And by degrees, from this and many other better informed sources, the rumour ran through the City that the new plague was serious, extremely serious. That afternoon there was a slight drop of prices in certain industrial shares, and a slight rise in wheat and some other imported food stuffs; fluctuations which could not be attributed to ordinary causes. Mr Barker’s foresight was justified once again in the eyes of Gosling and Flack. Before five o’clock another letter was posted to Dundee, enforcing haste.
In the bosom of his family that evening, Gosling was a little pompous, and talked of economy. But his wife and daughters, although they assumed an air of interest, were quite convinced that the head of the house in Wisteria Grove was making the most of a rumour for his own purposes.
As Blanche said to Millie, later, father was always finding some excuse for keeping them short of dress money. That five pounds had proved inadequate to supply even their immediate necessities, and they were already meditating another attack. “We simply must get another three pounds somehow,” said Millie. And Blanche quite agreed with her.
THE CLOSED DOOR
There was a lull for forty-eight hours after that announcement of the case of the new plague in Berlin, and Maxwell was beginning to regret his headlines when the news began to come in, this time in volume. The Russian censorship had broken down, and the news agencies were suddenly flooded with reports. There were several thousand cases of the plague in Eastern Russia; the north and south were affected, many men were dying in such towns as Kharkov and Rostov; there were a dozen cases in St Petersburg; there was a such a rush of reports that it was quite impossible to distinguish between those that were probably true and those that were certainly false.
The morning papers gave as much space as they could spare, and had even broken up some of the matter dealing with the arrangements for the opening of Parliament on that day. But the evening papers had news that put all previous reports in the shade. Eleven more cases were reported in Berlin three in Hamburg, five in Prague and one in Vienna But more important, more thrilling still, was the news that H.I.H. the Grand Duke Kirylo, the Tsar’s younger brother, had died of the plague in Moscow, and Professor Schlesinger in Berlin. Until that startling announcement came, the English public had incomprehensibly imagined that only peasants, Chinamen and people of the lower social grades were attacked by this strange new infection.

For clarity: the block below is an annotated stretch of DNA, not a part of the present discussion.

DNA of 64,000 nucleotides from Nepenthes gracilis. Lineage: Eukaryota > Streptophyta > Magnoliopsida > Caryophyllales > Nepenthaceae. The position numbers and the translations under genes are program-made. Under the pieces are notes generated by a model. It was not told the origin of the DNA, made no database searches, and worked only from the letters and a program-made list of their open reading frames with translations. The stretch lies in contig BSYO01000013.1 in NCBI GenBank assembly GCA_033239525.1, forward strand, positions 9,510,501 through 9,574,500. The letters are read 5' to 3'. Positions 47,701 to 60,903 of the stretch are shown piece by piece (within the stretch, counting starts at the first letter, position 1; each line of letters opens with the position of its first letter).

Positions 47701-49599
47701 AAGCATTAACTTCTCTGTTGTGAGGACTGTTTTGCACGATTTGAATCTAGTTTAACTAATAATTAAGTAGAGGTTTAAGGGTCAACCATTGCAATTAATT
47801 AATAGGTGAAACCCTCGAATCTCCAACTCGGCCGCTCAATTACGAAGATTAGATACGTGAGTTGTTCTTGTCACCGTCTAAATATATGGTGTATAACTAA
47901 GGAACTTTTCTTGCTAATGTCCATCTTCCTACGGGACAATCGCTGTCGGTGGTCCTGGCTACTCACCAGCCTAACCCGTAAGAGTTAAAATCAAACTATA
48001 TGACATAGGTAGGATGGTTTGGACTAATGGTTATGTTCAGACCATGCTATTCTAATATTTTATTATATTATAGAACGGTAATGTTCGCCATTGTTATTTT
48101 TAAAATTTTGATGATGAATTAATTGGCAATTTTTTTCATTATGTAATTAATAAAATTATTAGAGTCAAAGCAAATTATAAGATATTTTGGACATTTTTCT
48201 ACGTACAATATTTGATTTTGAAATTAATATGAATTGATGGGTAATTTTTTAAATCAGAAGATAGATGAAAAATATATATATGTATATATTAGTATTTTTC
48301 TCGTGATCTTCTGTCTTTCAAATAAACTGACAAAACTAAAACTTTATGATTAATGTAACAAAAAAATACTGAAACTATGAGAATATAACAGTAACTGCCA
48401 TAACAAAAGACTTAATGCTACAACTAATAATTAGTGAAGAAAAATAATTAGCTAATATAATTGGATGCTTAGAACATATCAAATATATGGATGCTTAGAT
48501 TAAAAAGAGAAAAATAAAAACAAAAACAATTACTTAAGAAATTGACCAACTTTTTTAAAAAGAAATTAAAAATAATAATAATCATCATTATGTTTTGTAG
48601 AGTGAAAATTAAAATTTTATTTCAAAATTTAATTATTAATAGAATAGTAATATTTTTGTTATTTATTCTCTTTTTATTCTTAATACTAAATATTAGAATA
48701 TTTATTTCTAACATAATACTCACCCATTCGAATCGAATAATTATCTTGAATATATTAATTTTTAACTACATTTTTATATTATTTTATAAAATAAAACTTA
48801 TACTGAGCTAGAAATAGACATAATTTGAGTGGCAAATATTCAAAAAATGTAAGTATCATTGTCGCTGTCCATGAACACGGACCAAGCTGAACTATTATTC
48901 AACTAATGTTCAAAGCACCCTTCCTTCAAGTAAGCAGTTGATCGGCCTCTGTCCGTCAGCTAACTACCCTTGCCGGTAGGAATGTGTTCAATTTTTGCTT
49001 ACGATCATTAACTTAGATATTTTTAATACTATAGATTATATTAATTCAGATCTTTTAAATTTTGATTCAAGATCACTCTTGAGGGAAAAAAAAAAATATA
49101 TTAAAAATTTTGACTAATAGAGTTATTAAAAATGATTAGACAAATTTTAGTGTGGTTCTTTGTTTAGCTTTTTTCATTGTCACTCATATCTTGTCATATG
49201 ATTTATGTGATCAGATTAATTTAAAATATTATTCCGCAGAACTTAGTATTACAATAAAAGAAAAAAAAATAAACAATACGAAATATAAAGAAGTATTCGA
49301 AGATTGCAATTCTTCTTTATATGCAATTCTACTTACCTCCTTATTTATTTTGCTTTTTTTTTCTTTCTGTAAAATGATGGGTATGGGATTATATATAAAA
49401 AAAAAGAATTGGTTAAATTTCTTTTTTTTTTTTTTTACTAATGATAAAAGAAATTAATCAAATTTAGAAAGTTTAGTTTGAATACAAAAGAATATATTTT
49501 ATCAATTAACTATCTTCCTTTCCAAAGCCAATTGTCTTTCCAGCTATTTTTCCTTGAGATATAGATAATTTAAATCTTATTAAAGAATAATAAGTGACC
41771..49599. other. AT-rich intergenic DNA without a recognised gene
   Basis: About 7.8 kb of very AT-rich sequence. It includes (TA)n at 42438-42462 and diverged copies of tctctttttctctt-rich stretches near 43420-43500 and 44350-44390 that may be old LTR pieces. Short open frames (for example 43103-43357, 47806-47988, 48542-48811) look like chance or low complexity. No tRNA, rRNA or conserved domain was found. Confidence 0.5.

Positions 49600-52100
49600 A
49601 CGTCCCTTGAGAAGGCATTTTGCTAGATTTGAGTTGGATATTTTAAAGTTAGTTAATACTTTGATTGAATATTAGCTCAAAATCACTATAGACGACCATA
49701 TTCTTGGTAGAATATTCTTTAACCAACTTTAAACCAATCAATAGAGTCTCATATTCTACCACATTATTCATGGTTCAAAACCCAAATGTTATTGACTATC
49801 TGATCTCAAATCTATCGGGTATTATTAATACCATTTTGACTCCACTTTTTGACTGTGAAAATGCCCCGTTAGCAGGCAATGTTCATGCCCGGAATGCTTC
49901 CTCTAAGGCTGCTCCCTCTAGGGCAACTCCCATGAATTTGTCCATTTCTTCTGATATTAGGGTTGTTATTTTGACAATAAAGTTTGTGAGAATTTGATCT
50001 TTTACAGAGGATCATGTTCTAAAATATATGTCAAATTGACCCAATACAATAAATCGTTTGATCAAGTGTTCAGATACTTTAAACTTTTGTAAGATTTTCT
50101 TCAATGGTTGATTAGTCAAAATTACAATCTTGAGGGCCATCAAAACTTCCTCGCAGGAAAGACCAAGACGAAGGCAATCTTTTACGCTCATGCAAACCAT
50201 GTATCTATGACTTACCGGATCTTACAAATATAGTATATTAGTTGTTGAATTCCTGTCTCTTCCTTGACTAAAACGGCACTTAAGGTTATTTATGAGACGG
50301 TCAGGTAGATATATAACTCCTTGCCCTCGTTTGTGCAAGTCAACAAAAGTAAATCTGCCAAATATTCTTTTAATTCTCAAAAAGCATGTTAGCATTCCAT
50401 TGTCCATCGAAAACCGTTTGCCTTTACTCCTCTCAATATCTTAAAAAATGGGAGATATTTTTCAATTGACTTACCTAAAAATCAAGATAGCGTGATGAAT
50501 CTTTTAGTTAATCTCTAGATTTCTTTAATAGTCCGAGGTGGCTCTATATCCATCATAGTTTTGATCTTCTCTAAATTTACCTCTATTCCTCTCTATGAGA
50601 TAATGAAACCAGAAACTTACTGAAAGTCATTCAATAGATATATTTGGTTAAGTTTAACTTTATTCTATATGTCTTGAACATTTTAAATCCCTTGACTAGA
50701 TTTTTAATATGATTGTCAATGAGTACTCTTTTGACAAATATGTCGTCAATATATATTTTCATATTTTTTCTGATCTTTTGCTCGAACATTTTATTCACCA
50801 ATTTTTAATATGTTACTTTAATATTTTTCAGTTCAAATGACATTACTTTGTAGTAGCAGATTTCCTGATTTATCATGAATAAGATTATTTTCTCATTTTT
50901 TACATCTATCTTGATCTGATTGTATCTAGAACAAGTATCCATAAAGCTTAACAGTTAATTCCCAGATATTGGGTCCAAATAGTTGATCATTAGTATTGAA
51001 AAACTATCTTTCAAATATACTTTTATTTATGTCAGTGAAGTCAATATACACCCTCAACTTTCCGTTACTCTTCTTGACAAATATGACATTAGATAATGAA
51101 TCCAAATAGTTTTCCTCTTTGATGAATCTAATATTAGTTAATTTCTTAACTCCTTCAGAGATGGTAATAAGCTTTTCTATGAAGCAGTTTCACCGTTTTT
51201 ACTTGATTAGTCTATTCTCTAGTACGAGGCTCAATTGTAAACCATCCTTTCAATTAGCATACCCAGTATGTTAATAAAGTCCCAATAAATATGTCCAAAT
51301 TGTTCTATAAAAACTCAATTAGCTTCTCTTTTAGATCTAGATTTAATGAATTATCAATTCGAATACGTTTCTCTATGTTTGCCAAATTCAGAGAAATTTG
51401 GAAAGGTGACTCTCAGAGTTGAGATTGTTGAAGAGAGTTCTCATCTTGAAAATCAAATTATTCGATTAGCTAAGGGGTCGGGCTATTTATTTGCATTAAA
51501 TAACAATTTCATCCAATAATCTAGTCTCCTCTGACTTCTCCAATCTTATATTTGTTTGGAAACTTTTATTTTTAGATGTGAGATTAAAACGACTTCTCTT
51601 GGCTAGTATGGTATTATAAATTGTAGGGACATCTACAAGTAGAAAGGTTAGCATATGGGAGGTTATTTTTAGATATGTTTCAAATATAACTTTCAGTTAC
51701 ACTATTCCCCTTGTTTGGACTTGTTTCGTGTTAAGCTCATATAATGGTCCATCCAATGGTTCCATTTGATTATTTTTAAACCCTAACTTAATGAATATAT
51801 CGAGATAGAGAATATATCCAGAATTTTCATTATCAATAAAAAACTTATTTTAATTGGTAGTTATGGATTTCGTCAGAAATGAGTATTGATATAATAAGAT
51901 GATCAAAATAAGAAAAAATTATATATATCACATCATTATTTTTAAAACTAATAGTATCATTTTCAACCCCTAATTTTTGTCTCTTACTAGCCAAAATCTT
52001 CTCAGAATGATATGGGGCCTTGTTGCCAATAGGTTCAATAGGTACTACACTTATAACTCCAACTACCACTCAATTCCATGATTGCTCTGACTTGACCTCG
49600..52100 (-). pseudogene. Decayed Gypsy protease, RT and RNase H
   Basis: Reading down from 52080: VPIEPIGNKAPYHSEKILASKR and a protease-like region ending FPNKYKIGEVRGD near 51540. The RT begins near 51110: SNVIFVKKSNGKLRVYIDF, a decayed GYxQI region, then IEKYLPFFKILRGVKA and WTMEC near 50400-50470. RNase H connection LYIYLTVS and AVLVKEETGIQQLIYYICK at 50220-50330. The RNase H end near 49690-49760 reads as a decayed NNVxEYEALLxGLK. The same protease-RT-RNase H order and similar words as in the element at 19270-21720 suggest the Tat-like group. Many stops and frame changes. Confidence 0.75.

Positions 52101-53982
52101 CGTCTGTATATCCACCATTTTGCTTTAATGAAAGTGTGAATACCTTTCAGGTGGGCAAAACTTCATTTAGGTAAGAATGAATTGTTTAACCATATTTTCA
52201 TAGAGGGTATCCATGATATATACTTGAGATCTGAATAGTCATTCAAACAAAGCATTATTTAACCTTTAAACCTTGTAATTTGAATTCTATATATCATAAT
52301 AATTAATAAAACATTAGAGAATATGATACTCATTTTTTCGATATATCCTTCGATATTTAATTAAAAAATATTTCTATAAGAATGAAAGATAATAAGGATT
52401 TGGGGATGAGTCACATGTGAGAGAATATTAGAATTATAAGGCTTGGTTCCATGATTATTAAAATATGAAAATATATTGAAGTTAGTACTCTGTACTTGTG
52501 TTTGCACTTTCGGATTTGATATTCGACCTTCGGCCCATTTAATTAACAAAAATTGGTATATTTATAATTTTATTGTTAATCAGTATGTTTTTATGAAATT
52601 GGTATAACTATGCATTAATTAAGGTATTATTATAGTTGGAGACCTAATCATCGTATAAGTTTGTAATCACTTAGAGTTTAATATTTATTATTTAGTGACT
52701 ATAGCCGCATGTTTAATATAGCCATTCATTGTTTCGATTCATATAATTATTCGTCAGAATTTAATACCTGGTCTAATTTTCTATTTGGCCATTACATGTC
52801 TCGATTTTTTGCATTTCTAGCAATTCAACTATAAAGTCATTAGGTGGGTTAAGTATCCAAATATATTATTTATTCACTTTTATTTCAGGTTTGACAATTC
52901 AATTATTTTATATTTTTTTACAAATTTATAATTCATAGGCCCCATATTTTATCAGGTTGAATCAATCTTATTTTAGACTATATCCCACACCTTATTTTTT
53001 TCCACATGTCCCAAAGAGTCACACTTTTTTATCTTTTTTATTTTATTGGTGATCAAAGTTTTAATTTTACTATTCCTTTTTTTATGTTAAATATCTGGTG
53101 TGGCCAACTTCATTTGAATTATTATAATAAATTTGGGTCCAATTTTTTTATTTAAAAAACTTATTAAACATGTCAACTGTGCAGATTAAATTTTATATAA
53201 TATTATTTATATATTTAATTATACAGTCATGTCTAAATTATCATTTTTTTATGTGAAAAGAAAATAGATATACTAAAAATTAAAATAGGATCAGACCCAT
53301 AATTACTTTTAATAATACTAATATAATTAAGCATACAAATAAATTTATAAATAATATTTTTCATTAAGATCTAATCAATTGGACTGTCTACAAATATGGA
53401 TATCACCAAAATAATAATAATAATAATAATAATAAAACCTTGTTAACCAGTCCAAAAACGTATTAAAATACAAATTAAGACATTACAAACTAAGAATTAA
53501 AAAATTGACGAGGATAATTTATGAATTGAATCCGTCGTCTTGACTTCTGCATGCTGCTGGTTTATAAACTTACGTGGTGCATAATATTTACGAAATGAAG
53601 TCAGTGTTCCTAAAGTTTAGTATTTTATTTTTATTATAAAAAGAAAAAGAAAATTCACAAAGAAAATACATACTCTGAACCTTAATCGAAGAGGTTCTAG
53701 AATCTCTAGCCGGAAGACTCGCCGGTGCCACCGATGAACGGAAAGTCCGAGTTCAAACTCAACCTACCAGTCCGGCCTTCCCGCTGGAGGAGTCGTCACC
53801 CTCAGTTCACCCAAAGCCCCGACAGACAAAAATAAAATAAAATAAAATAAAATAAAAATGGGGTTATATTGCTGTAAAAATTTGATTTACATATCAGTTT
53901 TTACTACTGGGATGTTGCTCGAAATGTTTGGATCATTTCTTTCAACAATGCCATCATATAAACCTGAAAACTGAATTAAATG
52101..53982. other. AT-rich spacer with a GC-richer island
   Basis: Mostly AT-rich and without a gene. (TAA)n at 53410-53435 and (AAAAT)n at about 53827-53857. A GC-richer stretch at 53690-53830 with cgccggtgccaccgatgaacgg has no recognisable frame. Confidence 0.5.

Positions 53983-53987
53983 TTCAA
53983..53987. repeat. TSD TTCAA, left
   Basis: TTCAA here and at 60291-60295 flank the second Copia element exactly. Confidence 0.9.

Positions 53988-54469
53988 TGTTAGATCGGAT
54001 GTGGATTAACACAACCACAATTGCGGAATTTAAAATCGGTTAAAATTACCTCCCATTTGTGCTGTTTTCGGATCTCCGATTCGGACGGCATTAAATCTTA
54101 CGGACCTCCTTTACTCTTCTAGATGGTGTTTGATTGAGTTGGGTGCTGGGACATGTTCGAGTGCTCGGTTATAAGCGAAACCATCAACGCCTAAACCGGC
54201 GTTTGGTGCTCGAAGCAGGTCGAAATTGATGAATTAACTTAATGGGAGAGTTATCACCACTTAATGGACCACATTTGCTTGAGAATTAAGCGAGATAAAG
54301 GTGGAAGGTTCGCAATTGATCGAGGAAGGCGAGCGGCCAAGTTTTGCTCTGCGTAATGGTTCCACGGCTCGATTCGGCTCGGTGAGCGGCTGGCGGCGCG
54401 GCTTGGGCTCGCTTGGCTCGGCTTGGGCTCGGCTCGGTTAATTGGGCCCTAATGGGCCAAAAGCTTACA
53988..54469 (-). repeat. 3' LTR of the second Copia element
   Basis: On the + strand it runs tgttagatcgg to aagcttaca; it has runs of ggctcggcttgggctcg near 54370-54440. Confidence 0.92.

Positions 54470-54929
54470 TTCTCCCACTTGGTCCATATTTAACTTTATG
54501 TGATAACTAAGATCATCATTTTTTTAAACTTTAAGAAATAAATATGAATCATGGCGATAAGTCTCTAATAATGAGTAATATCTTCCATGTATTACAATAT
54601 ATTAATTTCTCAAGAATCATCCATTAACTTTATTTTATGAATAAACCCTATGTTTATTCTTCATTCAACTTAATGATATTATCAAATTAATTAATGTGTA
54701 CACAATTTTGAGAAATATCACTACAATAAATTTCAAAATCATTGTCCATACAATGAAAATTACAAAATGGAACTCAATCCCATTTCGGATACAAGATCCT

In the later editions it was reported on good authority that Professor Schlesinger had been observing a sample of the blood of the first case of plague that had been recognized in Berlin.
Nevertheless the majority of readers, after glancing through the obituary notices of H.I.H. the Grand Duke Kirylo and of the world-famed bacteriologist, turned to the account — only slightly abbreviated — of the opening of Parliament. And in many households the subject of the new plague gave place to the fiercely controversial topic of the English Church Disestablishment Bill, which had been indicated in the King’s Speech as a measure that was to be introduced in the forthcoming session. Many opponents of the Bill coupled the two chief items of news and said that the plague was a warning against infidelity. It may be assumed that they found sufficient warrant for the killing of a few thousand Russians, including a prince of the blood and a great German scientist, in the acknowledged importance of England among the nations. The death of half a million or so Chinamen in the first instance had been a delicate hint; now came the more urgent warning. Who knew but that if this sacrilegious Bill were passed, England herself might not be smitten. When warnings are disregarded, judgments follow. The Evangelicals found a weapon ready to their hands…
But what precisely was the nature of the new plague, none of the journals was as yet able to say. The symptoms had not as yet been “described “ by any medical authority, for it appeared that, contrary to modern precedent, the doctor himself, despite all precautions, was peculiarly subject to infection. Out of the eleven new cases in Berlin, no less than four were medical men.